Going to college both cemented this sudden realization for me but also separated me somewhat.  Attending Northwestern University was the best decision of my life by far, but I didn’t always make use of all of the opportunities available to me. Hispanics and Latin Americans are among the lowest of the populations represented at Northwestern.  There was a student group for us called Alianza, but I went to one meeting my freshmen year and never went back. In my mind, I didn’t relate. I didn’t speak Spanish, I was raised “White” in their standards and never really felt welcome there. I’m not going to blame them, I probably didn’t try to relate to them. I already had a solid friend group at that point so I didn’t put much effort I guess. However, it was at Northwestern that I started to really think about racial politics and how I fit into the system. I took the opportunity to take classes on Latin American culture. My favorite class, I took at Northwestern was a class devoted to the Mayans and their amazingly sophisticated culture. I was enthralled.  It was one of my last classes senior spring and soon I saw myself graduated and moved back home where things were the same but different.  I felt like I had this wealth of knowledge on a culture that I never fully accepted and there was really only one reason why.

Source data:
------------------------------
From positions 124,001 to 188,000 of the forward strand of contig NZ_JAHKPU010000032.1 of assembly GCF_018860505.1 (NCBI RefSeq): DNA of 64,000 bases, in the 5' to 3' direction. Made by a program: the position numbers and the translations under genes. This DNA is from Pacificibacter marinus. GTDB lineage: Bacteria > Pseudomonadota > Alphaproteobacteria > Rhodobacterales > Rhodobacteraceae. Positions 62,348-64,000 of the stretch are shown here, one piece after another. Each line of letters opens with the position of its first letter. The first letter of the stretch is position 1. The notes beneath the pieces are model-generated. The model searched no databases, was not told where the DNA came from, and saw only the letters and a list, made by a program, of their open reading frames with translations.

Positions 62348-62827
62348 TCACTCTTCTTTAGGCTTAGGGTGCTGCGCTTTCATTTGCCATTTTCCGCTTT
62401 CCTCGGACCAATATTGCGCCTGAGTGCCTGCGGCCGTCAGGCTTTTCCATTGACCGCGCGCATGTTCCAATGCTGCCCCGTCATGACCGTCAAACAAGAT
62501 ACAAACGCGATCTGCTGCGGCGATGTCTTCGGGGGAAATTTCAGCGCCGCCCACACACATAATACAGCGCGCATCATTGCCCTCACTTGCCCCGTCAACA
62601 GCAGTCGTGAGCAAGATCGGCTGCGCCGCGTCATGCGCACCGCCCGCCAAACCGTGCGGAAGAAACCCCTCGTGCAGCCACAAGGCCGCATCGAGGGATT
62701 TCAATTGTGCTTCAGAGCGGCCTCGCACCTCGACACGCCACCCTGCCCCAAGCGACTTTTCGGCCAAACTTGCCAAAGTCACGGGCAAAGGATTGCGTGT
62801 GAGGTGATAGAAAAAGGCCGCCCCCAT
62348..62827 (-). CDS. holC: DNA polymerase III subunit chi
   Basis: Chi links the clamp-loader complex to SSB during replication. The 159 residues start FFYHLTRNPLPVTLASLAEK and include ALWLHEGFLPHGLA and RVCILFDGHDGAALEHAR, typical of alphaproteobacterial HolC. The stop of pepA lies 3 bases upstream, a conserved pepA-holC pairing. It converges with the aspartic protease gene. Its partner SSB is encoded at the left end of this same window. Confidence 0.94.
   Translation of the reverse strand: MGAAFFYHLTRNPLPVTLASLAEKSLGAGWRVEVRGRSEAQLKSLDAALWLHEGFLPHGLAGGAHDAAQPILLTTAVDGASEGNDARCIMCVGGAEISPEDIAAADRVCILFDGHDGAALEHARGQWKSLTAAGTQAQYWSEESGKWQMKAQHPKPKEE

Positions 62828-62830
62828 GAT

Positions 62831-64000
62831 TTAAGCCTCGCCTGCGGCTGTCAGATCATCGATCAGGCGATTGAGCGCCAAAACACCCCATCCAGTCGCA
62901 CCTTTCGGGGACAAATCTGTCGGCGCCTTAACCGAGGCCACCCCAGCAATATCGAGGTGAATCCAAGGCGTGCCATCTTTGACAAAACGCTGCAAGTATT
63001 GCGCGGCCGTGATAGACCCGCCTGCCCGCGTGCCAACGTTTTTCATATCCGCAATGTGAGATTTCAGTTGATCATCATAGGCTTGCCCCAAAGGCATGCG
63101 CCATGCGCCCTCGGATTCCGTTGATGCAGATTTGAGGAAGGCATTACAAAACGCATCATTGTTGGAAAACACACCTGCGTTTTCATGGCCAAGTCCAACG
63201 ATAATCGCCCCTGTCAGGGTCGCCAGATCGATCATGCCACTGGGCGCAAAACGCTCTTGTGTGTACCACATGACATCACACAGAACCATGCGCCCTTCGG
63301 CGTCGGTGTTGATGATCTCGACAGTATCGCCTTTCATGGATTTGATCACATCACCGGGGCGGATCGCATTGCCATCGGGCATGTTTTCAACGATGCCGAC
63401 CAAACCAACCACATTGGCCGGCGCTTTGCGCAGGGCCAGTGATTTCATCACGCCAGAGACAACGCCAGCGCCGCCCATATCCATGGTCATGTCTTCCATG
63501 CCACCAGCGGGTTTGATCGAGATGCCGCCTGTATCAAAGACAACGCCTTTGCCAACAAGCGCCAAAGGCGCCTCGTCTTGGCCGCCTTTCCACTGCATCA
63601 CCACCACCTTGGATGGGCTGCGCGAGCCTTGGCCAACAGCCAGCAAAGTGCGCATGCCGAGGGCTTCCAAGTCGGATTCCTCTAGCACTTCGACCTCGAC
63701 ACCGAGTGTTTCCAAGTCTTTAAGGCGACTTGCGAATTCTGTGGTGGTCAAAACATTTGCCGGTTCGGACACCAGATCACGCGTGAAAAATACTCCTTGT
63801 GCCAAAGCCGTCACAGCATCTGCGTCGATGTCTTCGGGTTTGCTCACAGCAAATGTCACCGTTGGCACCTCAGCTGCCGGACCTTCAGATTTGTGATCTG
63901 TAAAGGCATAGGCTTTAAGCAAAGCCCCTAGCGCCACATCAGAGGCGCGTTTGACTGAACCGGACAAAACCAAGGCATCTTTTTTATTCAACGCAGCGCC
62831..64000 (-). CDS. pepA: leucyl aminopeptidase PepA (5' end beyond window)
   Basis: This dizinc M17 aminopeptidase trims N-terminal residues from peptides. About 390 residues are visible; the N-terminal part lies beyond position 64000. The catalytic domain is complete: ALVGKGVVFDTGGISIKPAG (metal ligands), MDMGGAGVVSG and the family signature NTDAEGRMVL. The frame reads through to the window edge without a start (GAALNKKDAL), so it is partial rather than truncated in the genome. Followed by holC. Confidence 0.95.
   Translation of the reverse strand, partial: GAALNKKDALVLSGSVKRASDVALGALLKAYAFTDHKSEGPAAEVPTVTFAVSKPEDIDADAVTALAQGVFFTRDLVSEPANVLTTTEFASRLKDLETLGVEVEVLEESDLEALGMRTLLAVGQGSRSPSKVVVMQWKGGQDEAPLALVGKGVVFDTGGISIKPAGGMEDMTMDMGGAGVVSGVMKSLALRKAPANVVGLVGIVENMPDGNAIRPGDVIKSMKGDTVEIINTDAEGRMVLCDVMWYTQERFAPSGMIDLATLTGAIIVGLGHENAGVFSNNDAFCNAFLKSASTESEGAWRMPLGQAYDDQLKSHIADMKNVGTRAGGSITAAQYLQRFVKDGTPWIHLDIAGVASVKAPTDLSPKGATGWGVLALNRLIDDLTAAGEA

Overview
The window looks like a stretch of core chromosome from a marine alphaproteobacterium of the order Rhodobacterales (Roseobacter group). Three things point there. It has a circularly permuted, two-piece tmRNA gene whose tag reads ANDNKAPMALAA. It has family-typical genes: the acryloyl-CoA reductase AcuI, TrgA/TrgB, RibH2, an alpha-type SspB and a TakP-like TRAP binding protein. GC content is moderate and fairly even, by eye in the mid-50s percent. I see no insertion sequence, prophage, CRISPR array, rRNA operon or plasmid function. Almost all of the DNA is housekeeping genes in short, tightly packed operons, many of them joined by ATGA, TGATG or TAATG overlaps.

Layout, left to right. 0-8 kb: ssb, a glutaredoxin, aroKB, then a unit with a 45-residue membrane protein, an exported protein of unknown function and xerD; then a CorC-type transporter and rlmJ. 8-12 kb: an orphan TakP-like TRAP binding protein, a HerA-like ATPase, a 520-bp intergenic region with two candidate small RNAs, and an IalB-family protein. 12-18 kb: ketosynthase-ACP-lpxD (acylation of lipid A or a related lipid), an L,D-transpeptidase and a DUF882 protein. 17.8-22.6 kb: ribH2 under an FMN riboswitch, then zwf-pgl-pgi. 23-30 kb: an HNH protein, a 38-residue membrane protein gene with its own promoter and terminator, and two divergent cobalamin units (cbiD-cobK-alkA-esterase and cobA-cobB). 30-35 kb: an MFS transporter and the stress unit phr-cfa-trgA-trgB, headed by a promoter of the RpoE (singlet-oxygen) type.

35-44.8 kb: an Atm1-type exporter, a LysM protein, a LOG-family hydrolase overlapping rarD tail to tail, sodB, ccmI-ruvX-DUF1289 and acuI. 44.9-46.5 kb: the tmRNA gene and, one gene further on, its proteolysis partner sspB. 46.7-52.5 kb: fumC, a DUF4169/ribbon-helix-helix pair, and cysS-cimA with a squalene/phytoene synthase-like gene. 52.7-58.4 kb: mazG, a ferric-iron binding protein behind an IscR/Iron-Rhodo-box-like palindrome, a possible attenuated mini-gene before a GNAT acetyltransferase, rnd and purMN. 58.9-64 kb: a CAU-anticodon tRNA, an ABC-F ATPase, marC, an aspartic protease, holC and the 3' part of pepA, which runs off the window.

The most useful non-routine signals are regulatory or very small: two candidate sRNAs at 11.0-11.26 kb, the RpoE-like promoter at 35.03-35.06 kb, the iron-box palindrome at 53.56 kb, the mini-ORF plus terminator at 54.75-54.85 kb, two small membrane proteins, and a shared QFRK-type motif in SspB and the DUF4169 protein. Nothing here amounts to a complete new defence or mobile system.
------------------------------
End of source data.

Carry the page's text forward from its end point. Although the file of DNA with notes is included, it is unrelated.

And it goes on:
I still can’t speak Spanish and that upsets me. I feel like I’ve grown so much over the last few years in my acceptance for who I am and what makes me, me. However, I run into this language barrier every time I want to fully realize myself and it’s frustrating. Why can’t my brain process a second language?  Like the good millennial I am, I turned to my iPhone and under the recommendation of the ever wise Karen Chen downloaded Duolingo. This app has apparently been quite successful as a second language teacher for over like 30 different languages, Spanish being one of them of course. It starts you off with a basic test to determine your level of knowledge in the language, and once situated takes you through a series of lessons at your own pace with a series of mini games that makes it very user-friendly. There is a reward system because if there is anything millennials love, it’s the sweet pleasure of being handed a trophy at the end of a vocab test. I earned it, I really did.  Sadly, like my previous Spanish classes my whole life, I gave up on the app and stopped in my progress. It was a fun month though.  The one thing it did do was cement me to my fellow emparedado and really that’s all I can ask for.